Seeking to draw comparisons with unpopular national Republicans, Hawaii Forward, the super PAC tied to the Democratic Governors Association, has released a new television advertisement that reminds voters that former Lt. Gov. James "Duke" Aiona opposes abortion rights.
"Republican Aiona believes we should outlaw abortion," the ad states, "even in cases of rape or incest, even when the health of the mother is at risk."
By comparison, the ad continues, state Sen. David Ige, the Democratic candidate for governor, favors abortion rights.
Hawaii was among the first states to legalize abortion in 1970, three years before the landmark U.S. Supreme Court ruling in Roe v. Wade in 1973.
Hawaii also gained national attention after it expanded abortion rights in 2006. Gov. Linda Lingle, a Republican -- with Aiona as her lieutenant governor -- signed a bill into law that repealed a residency requirement for abortion and allowed abortions to be performed in clinics and physician's offices, not just hospitals.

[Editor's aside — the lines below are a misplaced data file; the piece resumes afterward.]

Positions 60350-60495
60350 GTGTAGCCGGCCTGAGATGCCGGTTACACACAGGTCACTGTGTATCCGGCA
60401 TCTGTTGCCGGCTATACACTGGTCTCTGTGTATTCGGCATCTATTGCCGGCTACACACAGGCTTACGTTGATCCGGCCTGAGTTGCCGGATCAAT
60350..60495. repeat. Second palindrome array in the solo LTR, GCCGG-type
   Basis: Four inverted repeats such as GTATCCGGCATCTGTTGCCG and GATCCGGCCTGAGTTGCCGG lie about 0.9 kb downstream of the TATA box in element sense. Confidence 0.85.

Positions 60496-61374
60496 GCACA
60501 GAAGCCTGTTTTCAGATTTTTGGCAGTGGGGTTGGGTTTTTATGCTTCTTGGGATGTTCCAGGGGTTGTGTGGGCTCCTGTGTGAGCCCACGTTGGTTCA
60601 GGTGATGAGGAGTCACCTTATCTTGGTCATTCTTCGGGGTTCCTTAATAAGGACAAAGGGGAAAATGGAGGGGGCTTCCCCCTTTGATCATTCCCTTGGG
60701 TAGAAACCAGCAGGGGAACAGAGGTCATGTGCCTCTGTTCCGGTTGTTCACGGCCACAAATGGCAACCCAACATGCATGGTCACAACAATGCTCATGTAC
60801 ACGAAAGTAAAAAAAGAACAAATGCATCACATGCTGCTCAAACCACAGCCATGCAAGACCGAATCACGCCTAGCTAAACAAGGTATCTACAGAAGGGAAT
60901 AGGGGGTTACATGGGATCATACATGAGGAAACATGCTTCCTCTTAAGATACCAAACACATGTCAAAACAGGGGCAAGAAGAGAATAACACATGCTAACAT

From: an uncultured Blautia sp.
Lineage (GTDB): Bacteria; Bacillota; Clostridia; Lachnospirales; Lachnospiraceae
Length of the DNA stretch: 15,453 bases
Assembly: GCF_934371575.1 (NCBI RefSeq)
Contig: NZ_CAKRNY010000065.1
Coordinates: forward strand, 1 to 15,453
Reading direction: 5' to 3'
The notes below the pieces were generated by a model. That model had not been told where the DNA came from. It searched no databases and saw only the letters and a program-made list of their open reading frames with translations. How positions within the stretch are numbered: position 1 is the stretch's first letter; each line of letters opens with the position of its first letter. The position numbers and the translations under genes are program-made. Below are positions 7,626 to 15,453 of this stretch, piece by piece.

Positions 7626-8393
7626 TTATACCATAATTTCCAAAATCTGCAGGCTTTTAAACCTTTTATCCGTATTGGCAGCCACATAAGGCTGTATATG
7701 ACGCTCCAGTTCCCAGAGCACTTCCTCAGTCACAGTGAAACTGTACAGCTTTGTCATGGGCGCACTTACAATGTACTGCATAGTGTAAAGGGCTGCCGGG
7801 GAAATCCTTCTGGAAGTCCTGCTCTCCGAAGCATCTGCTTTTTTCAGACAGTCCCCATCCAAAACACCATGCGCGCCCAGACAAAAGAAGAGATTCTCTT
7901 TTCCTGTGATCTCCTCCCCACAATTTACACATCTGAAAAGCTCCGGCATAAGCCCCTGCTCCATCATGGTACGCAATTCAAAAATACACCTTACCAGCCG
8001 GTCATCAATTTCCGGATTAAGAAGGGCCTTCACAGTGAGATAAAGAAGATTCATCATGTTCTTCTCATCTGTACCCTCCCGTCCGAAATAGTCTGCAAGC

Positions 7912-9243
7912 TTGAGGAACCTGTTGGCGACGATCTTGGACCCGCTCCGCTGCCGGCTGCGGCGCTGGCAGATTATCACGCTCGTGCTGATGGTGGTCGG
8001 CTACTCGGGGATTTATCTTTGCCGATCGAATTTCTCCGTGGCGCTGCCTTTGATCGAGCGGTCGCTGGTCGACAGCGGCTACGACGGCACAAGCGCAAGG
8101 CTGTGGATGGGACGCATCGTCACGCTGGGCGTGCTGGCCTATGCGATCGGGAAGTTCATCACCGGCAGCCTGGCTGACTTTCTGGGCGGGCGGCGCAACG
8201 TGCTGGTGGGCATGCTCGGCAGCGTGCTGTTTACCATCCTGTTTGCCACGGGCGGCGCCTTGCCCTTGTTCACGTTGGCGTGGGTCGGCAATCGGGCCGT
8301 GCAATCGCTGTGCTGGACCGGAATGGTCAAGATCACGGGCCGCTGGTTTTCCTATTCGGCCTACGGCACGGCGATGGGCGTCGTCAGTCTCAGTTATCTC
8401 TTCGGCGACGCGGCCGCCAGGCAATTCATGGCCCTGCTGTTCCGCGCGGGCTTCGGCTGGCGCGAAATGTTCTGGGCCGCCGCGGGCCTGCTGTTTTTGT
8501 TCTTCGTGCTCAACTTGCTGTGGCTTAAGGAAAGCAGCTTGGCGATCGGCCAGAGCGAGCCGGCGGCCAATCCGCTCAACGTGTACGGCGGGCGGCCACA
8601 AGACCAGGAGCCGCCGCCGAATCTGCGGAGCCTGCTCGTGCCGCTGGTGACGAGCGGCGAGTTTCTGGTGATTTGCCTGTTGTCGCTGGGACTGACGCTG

Perhaps more importantly, the law prevents the state from denying or interfering with a woman's right to choose or obtain an abortion of a nonviable fetus or an abortion that is necessary to protect the life or health of the woman.
The law Lingle signed stood out because the trend in many states nationally has been to restrict access to abortion.
From the Washington Post's Wonkblog last year:
That makes new legislation in California all the more significant: A law signed Wednesday by Gov. Jerry Brown allows more medical practitioners to perform first-trimester abortions. It also may be the first state law to expand or maintain access to the procedure since Hawaii did so in 2006 (their law keeps abortion legal in the state if the Supreme Court case Roe v. Wade were to be overturned).
Unlike many states on the mainland, abortion has not been a political issue in Hawaii recently. Even if Aiona -- if he becomes governor -- wanted to outlaw abortion, there is no chance a bill would pass the Democratic-controlled Legislature.
Aiona, in a statement Friday to Hawaii News Now, said he would not try to overturn the law if elected.
"As a former judge I know how to maintain objectivity and submit to the rule of existing law. It's already been settled," Aiona told the station.